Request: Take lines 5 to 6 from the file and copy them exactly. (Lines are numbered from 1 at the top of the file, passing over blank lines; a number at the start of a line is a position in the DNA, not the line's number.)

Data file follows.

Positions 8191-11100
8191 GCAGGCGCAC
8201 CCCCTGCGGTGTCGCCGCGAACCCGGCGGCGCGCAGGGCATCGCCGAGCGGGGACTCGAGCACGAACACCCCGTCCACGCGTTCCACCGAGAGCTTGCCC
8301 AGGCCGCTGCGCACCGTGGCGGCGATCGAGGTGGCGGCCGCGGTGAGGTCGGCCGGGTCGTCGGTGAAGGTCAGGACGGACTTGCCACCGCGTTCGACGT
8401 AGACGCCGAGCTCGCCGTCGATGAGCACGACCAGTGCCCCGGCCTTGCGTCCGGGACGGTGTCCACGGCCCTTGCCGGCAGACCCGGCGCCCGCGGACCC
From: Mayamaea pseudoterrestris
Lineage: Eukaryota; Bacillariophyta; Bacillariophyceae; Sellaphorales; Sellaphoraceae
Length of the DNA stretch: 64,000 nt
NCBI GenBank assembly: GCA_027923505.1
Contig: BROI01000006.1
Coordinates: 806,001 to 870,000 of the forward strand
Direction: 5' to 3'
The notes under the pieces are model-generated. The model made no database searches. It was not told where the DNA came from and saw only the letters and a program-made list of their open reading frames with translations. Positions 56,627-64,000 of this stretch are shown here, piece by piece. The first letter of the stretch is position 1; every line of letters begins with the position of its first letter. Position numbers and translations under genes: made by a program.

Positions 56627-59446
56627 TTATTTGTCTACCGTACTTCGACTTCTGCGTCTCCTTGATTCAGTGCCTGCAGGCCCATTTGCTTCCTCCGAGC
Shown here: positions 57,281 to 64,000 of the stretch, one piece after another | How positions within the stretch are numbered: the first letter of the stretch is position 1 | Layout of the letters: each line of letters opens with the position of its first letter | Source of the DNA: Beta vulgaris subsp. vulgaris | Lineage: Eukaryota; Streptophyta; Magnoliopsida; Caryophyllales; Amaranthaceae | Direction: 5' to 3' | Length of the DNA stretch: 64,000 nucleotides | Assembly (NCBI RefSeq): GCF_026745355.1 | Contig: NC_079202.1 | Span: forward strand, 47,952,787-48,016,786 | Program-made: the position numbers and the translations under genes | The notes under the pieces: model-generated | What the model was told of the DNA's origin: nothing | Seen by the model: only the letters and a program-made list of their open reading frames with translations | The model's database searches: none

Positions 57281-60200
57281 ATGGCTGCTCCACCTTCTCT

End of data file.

8401 AGACGCCGAGCTCGCCGTCGATGAGCACGACCAGTGCCCCGGCCTTGCGTCCGGGACGGTGTCCACGGCCCTTGCCGGCAGACCCGGCGCCCGCGGACCC
From: Mayamaea pseudoterrestris